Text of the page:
by Baopu Liu
The likely exit of the CCP General Secretary Jiang Zemin at this 16th Party Congress will mark the first paramount Chinese leader in PRC history to leave his post without top-level internal political turmoil. His “Three Represents”–self-proclaimed to be the grand theoretical paradigm that would keep the CCP up to date–is actually so feeble that it has been very nearly ignored within China, even within the Communist Party. After thirteen years of ruling China, the uncharismatic leader Jiang Zemin has left little impression on the world as to either his character or his vision for the country.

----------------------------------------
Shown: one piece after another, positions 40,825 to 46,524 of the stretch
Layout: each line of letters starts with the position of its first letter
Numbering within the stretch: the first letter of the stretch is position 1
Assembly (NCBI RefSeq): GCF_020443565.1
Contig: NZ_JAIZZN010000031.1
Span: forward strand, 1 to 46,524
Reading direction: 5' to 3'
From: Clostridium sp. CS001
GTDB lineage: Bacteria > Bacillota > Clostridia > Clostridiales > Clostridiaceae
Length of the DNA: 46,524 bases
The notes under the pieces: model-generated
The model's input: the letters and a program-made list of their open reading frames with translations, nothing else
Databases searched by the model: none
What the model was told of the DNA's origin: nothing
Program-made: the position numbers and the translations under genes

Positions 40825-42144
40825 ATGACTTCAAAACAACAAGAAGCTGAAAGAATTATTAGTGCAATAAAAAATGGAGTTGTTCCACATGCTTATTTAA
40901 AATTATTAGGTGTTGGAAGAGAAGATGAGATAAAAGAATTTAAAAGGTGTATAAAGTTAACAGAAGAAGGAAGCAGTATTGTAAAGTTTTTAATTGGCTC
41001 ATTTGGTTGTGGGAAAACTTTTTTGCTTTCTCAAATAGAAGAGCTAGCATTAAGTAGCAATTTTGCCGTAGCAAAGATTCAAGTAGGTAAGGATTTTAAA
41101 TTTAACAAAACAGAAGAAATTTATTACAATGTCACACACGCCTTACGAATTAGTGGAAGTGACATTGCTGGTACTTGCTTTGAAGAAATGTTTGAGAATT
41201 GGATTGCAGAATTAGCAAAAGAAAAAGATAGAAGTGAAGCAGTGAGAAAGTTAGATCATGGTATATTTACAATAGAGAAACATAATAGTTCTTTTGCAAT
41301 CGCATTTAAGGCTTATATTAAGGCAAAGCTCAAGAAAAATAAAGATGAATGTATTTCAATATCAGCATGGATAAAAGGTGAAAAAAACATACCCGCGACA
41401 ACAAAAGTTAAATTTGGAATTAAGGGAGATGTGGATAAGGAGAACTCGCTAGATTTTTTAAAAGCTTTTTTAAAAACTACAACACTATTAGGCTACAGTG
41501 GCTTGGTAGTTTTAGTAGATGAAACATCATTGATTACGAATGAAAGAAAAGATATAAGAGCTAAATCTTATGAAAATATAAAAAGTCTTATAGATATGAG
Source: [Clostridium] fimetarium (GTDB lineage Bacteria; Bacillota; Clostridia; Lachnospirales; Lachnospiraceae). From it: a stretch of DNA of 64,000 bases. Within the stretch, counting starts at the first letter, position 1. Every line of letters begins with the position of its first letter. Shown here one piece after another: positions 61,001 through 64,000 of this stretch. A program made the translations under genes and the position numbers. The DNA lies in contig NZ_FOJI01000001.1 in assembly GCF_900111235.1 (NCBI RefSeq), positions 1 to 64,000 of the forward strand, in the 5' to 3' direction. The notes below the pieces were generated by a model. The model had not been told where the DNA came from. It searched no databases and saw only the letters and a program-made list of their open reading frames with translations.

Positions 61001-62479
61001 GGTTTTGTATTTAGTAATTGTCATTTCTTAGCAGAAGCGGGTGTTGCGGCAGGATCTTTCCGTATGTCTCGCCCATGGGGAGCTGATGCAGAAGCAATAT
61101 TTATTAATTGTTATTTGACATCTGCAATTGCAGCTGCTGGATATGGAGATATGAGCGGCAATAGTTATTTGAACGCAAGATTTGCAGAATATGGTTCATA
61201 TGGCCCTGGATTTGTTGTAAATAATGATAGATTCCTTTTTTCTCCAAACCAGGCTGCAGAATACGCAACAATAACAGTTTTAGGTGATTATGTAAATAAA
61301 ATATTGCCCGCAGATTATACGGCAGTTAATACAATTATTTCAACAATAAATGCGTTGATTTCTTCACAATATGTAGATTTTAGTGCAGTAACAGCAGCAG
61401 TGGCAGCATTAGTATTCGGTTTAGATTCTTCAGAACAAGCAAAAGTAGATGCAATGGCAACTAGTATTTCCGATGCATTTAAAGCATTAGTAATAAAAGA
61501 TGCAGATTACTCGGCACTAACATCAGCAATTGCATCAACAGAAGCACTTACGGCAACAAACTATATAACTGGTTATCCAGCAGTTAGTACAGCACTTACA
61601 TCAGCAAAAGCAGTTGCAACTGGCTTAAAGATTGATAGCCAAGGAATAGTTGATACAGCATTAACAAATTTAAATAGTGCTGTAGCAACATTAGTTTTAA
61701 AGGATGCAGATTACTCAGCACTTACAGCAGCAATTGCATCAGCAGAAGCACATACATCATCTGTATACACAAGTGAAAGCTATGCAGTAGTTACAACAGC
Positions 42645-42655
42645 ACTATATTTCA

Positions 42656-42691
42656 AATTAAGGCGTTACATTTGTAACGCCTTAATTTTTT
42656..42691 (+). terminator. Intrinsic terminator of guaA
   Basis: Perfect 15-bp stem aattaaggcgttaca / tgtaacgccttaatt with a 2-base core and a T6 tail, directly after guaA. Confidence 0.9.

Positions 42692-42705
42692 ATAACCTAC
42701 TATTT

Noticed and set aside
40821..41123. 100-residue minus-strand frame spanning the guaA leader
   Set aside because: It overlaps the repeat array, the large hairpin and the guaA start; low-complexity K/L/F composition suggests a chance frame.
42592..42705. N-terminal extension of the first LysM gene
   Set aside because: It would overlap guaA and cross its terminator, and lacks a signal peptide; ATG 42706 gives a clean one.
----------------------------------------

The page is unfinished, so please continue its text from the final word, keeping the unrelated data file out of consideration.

The People’s Republic of China has been undergoing reform for twenty-four out of its fifty-three years, yet its current leader has yet to set forth the final destiny of such a reform with the grand vision one expects or hopes from a leader. Jiang’s predecessor Deng, who initiated the reforms, had a plausible reason for not articulating the purpose of the reform: Deng had to undo Mao’s socialist autarchy while keeping Mao’s dogmatic ideological construct intact. Jiang has faced no such obstacle.
ANYTHING IS POSSIBLE, NOTHING IS SURE